The Strategic Framework follows several months of scandals involving contaminated products manufactured in China. The problems prompted the US government to send a fact-finding team to China to address concerns about food and drug safety.

The Working Group aims to achieve continuous improvement in import safety by using the following six building blocks:

  • Advance a common vision

  • Increase accountability, enforcement, and deterrence

  • Focus on risk over the life cycle of an imported product

  • Build interoperable systems

  • Foster a culture of collaboration

  • Promote technological innovation and new science.

The building blocks recommend changes to the oversight process, including shared goals among federal agencies that promote import safety, better communication between parties in the global supply chain, and collaboration between government and industry.

The Framework says FDA has made 34 confidential arrangements with agencies in 17 countries to share approval, inspection, adverse-event, and emergency information about products manufactured in a partners' territories. FDA currently has more than two such exchanges each day.

In a public statement, FDA Commissioner Andrew von Eschenbach strongly endorsed the Strategic Framework, commending Health and Human Services Secretary Michael Leavitt for leading the Working Group and developing the Framework. President Bush established the Working Group in July to develop better ways to work with importers, manufacturers, and other governments to ensure the safety of imported products. -Erik Greb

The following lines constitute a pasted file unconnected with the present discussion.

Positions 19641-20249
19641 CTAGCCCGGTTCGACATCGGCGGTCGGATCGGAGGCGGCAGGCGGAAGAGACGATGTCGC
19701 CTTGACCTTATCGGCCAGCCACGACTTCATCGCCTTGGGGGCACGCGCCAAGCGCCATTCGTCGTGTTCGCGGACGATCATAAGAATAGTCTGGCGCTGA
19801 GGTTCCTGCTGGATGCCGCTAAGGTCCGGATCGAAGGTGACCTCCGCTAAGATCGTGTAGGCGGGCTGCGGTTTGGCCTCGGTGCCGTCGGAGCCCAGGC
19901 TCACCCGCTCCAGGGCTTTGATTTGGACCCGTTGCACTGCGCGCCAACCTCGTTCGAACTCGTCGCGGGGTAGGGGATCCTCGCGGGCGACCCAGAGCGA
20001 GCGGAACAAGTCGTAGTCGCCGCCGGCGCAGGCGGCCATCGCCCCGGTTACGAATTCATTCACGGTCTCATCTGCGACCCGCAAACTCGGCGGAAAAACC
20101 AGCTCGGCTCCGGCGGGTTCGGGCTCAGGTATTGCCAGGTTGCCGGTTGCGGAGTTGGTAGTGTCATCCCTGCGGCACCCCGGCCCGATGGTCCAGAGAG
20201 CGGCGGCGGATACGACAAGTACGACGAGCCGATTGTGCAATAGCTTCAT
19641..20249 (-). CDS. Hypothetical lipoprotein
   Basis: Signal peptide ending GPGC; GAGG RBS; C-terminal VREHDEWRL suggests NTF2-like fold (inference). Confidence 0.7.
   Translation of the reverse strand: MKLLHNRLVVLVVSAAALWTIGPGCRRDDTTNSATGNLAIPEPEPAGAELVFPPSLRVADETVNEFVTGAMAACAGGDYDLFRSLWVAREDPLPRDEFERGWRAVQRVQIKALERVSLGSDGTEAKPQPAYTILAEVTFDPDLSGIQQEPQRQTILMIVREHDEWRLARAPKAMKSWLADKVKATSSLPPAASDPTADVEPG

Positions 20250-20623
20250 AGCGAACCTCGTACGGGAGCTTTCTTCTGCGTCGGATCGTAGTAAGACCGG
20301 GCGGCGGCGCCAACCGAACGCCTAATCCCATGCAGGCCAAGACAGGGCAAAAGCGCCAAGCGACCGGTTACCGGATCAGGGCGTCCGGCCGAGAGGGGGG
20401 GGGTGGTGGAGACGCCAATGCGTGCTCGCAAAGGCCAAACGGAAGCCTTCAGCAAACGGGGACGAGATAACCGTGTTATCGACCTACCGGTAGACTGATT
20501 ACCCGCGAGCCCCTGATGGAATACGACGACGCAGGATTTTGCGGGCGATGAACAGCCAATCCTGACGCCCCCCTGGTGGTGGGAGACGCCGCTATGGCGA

FDA Proposes Study of DTC Advertising

The US Food and Drug Administration is seeking public comments on a study designed to investigate the impact of visual distraction and the interplay of different sensory modalities (e.g., verbal, visual) used to present risk and benefit information during a television prescription-drug advertisement. Data from this study will provide useful information to help improve how broadcast ads present a prescription drug's risks and benefits. Notice of the study was published in Federal Register 72 (162), 47051–47053 on Aug. 22.

The purpose of the proposed study is, in part, to determine whether the use of competing, compelling visual information about potential drug benefits interferes with viewers' processing and comprehension of risk information about drugs in direct-to-consumer (DTC) advertising or with their cognitive representations of the drugs, according to the notice. "Positive visual images could influence the processing of risk-related information and the final representation of the advertised drug in multiple ways," says the notice.

Both healthcare providers and consumers have expressed concerns to FDA about the effectiveness of its regulation of manufacturers' DTC prescription-drug advertising, especially as it relates to assuring balanced communication of risks compared with benefits, specified the notice. One characteristic of DTC television broadcast ads is the use of compelling visuals. Many assert that the visuals present during the product-risk presentation are virtually always positive in tone and often depict product benefits. A consistently raised question is whether advertising visuals of benefits interferes with consumers' understanding and processing of the risk information in the ad's audio or text. Comments are due Oct. 22, 2007. -Patricia Van Arnum